Gender and the Dysfunctional Workplace
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Gender and the Dysfunctional Workplace

Edited by Suzy Fox and Terri R. Lituchy

Dysfunction in the workplace, like a bully culture, affects women and men differently. This book represents a broad spectrum of disciplines including law, management, communications, human resource management and industrial/organizational psychology and offers integrative, cross-disciplinary inquiries into the many roles gender plays in organizational dysfunction. The authors provoke new questions and new streams of research, with the ultimate goal of contributing to healthier workplaces for men and women alike.
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Chapter 3: The Role of Gender and Attributional Style in Counterproductive Aggressive Work Behaviors

Jeremy Mackey and Mark J. Martinko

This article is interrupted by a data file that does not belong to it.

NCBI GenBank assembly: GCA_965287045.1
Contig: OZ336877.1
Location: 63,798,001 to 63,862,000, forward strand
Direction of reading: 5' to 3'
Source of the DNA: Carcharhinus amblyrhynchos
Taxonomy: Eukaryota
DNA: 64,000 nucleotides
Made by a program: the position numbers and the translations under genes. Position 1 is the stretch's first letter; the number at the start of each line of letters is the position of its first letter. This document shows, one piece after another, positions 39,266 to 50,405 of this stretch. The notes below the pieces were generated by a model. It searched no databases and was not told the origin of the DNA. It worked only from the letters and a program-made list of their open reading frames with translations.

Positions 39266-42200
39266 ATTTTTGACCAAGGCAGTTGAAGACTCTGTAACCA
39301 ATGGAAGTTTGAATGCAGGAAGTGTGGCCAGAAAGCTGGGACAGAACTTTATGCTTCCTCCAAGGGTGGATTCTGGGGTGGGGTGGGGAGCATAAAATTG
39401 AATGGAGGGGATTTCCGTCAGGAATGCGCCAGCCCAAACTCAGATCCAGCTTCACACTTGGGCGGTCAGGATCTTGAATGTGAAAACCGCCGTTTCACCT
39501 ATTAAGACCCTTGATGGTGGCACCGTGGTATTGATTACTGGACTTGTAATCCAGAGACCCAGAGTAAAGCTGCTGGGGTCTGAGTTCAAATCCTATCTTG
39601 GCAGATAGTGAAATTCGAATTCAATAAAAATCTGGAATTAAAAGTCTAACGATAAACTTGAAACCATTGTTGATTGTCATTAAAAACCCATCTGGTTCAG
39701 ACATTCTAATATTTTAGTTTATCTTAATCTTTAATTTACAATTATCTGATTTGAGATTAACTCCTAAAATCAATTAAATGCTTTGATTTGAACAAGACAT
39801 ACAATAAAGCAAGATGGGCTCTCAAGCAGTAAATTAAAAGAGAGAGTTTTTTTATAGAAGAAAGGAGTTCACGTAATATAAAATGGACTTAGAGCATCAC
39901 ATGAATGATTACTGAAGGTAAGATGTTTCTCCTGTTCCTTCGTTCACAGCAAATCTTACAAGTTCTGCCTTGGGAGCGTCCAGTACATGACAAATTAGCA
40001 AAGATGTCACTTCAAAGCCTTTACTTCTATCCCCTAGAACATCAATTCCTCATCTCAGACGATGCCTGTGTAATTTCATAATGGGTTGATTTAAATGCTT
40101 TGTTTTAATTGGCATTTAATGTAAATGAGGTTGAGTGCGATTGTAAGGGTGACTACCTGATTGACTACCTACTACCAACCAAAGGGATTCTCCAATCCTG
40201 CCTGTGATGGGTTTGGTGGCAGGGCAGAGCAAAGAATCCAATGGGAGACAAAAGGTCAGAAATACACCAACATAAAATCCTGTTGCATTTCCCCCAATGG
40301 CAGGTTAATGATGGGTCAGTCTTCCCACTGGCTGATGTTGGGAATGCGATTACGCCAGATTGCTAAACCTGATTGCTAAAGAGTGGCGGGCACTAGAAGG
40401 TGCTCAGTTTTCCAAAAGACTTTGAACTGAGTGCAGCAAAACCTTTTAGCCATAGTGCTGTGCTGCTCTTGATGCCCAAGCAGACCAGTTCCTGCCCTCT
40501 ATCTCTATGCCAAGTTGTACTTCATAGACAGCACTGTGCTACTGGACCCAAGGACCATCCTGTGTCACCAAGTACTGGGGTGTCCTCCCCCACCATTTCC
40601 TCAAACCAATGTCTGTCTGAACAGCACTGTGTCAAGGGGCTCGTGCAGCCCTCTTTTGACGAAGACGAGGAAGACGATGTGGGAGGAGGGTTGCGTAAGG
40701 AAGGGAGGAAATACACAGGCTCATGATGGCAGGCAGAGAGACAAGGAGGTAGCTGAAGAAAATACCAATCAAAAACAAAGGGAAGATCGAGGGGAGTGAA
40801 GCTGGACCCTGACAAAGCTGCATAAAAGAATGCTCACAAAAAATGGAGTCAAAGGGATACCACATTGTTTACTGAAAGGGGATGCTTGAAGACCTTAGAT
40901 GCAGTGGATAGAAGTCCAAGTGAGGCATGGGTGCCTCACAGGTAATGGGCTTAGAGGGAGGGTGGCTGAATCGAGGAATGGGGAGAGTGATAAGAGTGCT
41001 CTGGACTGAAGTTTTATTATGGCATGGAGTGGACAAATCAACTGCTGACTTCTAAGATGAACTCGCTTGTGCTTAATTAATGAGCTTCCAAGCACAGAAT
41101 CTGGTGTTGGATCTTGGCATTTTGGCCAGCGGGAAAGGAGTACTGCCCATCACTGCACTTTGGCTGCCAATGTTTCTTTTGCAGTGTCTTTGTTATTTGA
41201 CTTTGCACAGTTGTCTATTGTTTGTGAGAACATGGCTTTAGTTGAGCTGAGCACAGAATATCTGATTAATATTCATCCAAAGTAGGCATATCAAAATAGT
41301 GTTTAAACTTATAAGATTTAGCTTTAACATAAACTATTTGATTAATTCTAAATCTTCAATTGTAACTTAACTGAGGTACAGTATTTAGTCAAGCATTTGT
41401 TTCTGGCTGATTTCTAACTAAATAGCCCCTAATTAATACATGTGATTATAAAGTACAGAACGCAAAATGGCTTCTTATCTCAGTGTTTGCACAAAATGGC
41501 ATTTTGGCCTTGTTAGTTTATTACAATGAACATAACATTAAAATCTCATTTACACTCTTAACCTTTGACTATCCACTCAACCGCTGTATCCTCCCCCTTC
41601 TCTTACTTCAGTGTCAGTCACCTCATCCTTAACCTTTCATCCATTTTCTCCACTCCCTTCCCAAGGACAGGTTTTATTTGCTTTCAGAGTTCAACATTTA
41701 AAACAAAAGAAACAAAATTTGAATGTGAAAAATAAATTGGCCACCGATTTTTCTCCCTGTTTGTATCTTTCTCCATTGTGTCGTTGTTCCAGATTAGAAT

Jeremy Mackey and Mark J. Martinko Counterproductive work behavior (CWB) is behavior that “consists of volitional acts that harm organizations and people in organizations” (Fox and Spector, 2010). Most definitions of CWBs recognize that CWBs are generally “characterized by a disregard for societal and organizational rules and values” (Martinko et al., 2002). Counterproductive work behaviors include behaviors like organizational aggression, deviance, revenge, retaliation, harassment, bullying, conflict, learned helplessness, victimization, and abusive supervision. It is difficult to predict which employees will become victims or perpetrators of CWBs or when CWBs will occur. We theorize that a combination of individual differences among employees and the characteristics of the work environment interact to elicit individuals’ attributions about the causes of workplace events. These causal ascriptions then serve as the stimuli that motivate CWBs. In this chapter we explain and explore how gender and attributional processes are related to individuals’ tendencies to engage in CWBs. We begin with a description of attribution theory and attributional styles. Then we explore gender differences in an attributional context. Next, we review a number of counterproductive work behaviors and discuss how attributional styles are related to individuals’ tendencies to become victims or perpetrators of CWBs. Throughout the chapter we develop testable propositions. We conclude with a discussion of the limitations and contributions of an attributional perspective of the role of gender differences in CWBs. 43 Columns Design XML Ltd / Job: Fox-Lituchy_Gender_and_Dysfunctional_Workplace 15/2 / Division: 04-chapter03 /Pg. Position: 1 / Date: JOBNAME: Fox & Lituchy...

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